We've been taking baby steps in to a lot of this over the years, but getting more and more into it. Cooking isn't something that we've been the strongest about, but it's an important part. Especially as I've always had health issues which makes this very important to me, both the eating as traditionally as possible and the eating a lot of traditionally fermented foods.  I am one of many I know who screwed up my system through years of vegetarianism and "mainstream" food. It's amazing to me as I look at "the big 5 0" in a few weeks that I am as healthy as I ever remember being in my adult life. And this has been largely due to eating real food. Some which we raise ourselves, some which we buy locally and all of which we prepare in traditional ways.

Speaking of raising, regarding the chicken hopes I mentioned awhile back, we are still not sure about the Scots Dumpies, although if we are indecisive too long the decision will be made for this year. And I am thinking that we probably won't get them this year. But we will get them. So while we considered getting White or Red Dorkings, as there are two NH farms which offer one or the other, we decided to just stick with the Silver Grays. We are going to try to breed some of ours, but as I write this there are 25 newly hatched chicks on their way here.

You are what you do, not what you study

This is a moose, your argument is irrelevant
I have been using this mostly just for homestead related issues, but I think this actually relates to some extent. I will, however, most likely use this blog to delve into Celtic Reconstructionist Pagan and Heathen matters here, if they do not more relate to the warrior path where I'm more likely to do so at Championing Ourselves.  The idea of starting yet another blog is just to much. I find it odd that I've divided my life as much as I have, actually.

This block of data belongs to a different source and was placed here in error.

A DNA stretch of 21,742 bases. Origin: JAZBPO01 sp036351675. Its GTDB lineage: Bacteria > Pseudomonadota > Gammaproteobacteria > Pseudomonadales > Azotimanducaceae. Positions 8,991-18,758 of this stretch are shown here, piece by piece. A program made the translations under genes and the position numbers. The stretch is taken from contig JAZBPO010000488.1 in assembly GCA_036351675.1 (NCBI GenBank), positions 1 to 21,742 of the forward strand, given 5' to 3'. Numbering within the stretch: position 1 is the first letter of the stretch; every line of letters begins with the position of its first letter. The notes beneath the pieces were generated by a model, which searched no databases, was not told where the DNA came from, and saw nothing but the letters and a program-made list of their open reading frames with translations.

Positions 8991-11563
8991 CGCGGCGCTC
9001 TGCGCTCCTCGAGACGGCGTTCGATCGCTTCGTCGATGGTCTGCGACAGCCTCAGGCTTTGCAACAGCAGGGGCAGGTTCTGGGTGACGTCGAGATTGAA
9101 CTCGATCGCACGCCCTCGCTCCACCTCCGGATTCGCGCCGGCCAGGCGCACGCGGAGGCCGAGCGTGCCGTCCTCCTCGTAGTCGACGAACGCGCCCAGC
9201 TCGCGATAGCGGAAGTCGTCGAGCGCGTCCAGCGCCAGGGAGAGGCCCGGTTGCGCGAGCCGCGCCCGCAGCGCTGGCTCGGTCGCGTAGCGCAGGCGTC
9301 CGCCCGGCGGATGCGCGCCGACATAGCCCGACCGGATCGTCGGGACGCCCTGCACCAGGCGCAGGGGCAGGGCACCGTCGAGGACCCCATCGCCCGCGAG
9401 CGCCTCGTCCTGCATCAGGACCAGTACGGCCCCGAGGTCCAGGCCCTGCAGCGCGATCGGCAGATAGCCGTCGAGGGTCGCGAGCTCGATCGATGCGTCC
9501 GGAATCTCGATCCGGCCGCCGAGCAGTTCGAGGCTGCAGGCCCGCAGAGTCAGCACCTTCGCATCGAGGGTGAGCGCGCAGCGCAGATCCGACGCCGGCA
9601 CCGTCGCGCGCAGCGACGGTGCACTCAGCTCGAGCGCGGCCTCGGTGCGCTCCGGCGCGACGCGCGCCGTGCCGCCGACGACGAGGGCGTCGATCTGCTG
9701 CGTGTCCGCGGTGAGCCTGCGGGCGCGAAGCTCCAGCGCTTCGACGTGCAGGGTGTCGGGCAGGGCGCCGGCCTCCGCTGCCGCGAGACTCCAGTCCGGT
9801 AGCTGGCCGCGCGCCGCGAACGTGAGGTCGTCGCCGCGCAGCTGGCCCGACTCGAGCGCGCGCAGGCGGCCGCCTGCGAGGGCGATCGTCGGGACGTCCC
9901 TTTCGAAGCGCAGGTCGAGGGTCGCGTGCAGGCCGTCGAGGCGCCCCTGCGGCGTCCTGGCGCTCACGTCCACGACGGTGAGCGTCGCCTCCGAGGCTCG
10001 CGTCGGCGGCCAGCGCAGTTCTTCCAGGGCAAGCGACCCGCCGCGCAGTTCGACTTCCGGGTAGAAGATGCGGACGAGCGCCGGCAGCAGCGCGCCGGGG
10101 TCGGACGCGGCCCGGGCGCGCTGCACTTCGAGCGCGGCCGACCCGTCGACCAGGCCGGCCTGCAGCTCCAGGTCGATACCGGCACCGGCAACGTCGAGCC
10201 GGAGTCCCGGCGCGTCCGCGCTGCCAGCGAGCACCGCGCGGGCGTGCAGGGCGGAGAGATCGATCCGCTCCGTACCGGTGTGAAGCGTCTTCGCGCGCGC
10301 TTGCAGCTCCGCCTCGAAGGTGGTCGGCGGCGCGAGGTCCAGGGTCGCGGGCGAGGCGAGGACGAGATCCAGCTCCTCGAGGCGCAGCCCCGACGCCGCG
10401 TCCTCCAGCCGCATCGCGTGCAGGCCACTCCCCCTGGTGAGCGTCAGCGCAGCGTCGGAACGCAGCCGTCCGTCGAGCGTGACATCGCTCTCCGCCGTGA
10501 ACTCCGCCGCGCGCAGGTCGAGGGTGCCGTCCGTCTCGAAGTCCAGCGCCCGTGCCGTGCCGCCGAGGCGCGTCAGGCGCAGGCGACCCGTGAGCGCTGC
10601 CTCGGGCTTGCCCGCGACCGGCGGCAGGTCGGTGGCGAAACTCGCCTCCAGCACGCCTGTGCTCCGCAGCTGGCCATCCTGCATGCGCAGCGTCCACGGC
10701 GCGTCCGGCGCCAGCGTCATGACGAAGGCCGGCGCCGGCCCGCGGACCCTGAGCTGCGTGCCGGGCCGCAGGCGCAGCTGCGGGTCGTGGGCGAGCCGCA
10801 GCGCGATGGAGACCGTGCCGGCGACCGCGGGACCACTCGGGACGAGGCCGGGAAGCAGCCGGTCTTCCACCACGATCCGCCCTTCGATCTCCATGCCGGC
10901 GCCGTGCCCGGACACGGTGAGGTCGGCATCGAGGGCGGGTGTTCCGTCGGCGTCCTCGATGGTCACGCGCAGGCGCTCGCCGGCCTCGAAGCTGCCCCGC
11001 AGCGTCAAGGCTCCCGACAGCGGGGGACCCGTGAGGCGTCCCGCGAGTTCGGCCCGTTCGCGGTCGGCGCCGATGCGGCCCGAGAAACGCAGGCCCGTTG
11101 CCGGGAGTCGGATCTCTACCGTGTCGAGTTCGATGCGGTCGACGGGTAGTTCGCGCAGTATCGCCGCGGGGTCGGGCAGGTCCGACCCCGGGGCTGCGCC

This topic also fits here for me, because this is very much a blog about living this life, rather than studying it. This is also true of Championing Ourselves, of course. In both cases research plays a major role, of course, research into Gaelic and Norse cultures, but here also research in various arts, crafts and sciences of living this life. However, research is only to lead to living, it can not be the only is not what defines us.

It seems that some folks now want to define a "Celtic Reconstructionist" as only someone who studies, who is themselves a scholar. That anyone who isn't cracking the books seriously cannot be called a CR. This would mean that my husband who has done minimal study isn't a proper Reconstructionist in their view.  My husband who has been practicing this for nearly 20 years now, who can remember every detail of every discussion he's been in, who actually know more about the lore (both Gaelic and Norse) from what he's picked up over the years than some of these folks relying on questionable tertiary sources and who has been in and lead ritual for, again, nearly 20 years is apparently not qualified because he prefers to research farming, alternative energy and politics; he reads some lore and history, but not a lot.  Fuck that shit!